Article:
Jul 15, 2022 - Business

Raleigh's real estate market is cooling, slightly

Illustration of a downward trend line over a house

Illustration: Rebecca Zisser/Axios

With pending home sales down 6.5% and new listings up 12% year over year, Raleigh's real estate market is showing early signs of slowing down. But home prices are still up 22.5% from May 2021.

Why it matters: We keep hearing about a market crash, but so far, local data doesn't support that claim.

Yes, but: Monthly data show early signs of a cooler market, even if it's slight.

<b style='color: #8a0098'>New listings</b> and <b style='color: #00ab58'>pending sales</b> of Raleigh-area homes
Data: Redfin; Chart: Kavya Beheraj/Axios

What's happening: From May 2021 to May 2022, new listings were up 12% and pending sales were down 6.5%.

  • More buyers are holding off as home ownership becomes too expensive. And sellers rushed to market for fear of missing out on peak home pricing.

This comes after mortgage rates surpassed 5% for the first time in 10 years.

The trend continued in June, with months supply of inventory (a measurement of home supply) increasing to 1.2, up from 0.7 the month prior.

  • "While (inventory) is up, it's still very low," Matt Fowler, executive director of the Triangle Multiple Listing Services, told Axios in an email.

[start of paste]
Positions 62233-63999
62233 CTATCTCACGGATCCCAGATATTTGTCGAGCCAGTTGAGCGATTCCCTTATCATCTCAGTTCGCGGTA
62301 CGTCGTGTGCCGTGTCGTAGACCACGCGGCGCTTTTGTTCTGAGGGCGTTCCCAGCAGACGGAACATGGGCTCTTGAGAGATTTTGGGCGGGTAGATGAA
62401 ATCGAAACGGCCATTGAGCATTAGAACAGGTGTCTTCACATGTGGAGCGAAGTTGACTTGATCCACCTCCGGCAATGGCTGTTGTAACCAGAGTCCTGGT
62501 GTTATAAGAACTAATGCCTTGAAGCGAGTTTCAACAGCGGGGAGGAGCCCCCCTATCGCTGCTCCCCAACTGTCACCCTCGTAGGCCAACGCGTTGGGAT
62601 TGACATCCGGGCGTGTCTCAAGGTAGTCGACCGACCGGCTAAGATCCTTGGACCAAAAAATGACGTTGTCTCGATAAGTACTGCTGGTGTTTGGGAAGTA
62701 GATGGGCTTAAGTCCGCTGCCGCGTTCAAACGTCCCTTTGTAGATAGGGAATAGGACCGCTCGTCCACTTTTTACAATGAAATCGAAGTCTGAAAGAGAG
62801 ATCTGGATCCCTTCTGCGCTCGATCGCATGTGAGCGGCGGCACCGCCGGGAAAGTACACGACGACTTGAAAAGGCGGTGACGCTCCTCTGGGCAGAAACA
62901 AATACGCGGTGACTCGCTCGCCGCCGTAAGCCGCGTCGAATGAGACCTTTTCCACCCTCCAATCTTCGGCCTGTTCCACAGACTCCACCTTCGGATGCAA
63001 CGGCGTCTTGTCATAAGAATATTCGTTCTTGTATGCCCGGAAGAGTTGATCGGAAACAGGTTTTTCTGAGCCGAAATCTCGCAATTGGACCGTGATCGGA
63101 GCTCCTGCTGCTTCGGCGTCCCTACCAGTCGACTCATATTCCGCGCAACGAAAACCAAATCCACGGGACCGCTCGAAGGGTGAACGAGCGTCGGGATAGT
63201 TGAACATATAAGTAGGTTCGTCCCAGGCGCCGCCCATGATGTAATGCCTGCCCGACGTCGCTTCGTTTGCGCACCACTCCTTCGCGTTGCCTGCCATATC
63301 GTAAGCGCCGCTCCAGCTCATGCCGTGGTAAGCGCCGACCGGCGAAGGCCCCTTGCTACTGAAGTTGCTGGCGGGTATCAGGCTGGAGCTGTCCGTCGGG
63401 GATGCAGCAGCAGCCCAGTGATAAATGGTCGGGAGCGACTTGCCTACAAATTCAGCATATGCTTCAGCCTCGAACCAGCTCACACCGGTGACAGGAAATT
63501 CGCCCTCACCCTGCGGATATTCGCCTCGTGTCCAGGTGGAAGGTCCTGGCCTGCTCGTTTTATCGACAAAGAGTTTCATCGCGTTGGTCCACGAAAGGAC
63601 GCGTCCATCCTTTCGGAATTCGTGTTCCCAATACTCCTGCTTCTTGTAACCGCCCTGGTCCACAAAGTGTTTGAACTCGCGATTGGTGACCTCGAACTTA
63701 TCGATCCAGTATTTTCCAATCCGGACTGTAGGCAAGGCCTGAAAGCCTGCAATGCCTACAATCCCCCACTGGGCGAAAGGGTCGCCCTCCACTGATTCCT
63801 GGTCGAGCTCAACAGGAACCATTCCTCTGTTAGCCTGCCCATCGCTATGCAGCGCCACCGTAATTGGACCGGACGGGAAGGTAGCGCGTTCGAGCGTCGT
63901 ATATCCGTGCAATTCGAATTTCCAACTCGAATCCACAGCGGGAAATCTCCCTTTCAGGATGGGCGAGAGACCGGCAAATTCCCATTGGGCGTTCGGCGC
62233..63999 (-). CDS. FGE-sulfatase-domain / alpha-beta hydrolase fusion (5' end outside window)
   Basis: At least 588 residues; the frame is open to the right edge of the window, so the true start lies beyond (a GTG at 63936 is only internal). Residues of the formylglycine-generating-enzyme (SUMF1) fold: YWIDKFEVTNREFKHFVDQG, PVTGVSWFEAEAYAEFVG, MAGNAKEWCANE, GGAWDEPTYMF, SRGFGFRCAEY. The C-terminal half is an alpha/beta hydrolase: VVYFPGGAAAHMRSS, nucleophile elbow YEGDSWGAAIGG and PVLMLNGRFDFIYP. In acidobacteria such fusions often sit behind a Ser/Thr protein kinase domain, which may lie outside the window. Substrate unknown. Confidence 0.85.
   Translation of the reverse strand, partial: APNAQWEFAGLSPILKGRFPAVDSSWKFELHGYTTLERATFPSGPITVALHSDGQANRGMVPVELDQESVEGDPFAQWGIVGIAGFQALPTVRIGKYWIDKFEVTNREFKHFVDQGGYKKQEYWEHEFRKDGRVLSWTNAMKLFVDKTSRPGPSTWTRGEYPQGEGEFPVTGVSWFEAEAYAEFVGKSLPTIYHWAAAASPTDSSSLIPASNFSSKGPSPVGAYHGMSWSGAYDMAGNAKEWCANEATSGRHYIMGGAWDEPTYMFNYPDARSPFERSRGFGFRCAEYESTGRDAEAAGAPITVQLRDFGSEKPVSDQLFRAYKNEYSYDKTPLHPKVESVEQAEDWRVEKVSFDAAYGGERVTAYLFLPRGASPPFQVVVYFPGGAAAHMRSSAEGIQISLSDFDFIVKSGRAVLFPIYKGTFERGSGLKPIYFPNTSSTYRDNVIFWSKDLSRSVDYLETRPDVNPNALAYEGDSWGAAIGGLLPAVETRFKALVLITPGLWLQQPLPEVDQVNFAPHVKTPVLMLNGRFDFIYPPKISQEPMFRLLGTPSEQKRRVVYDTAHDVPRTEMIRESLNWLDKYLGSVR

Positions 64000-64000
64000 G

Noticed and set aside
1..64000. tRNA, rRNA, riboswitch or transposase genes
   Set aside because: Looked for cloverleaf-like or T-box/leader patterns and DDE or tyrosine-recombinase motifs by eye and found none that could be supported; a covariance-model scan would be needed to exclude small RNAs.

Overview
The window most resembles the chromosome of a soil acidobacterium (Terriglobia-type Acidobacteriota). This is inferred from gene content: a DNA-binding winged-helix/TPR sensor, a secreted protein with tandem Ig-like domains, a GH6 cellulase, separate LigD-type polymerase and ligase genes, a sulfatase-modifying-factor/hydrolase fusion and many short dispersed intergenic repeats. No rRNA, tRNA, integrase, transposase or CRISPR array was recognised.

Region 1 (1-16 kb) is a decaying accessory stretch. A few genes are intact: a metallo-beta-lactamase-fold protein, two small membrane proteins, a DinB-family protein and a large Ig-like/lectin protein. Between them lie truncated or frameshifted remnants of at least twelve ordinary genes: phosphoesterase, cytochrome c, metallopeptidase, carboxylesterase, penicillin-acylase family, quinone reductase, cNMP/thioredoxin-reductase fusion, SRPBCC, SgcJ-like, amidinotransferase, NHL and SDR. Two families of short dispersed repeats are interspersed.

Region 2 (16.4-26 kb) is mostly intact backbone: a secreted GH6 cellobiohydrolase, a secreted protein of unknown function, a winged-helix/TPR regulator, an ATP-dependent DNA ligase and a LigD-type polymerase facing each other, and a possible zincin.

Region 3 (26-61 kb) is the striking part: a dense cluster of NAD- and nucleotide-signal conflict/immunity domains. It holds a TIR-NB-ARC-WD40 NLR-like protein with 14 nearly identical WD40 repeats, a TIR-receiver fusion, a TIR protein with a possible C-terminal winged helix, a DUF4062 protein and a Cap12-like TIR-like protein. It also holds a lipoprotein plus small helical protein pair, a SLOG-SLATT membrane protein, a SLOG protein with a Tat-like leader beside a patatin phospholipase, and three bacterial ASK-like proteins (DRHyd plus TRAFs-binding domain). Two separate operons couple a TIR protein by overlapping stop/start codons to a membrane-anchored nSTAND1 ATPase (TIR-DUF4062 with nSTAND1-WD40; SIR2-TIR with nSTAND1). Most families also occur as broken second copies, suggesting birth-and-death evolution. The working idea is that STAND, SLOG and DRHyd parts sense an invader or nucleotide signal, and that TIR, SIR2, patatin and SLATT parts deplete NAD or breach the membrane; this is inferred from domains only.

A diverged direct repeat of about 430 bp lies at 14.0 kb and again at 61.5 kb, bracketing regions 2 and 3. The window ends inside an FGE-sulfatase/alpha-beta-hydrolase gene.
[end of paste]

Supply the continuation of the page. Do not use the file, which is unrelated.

Be smart: Inventory is still critically low overall which continues to push home prices up.

  • "The rise in rates over such a short period had a measurable impact on effective monthly payments," Fowler said. "Some people who could afford a house at $2,400 per month simply could not at $3,000 per month."
  • The Triangle's Affordability Index also hit an all-time low of 67 last month, according to Fowler. That meant the region's median income was just 67% of what is needed to qualify for a median priced home at current interest rates.

What we're watching: New listings and pending sales. If more listings flood the market this summer and buyers don't bite, that’s when we would start to see more power shift into buyers' hands.

Bottom line: We're not seeing major changes in Raleigh just yet, but we're starting to see early signs of a cooling market.


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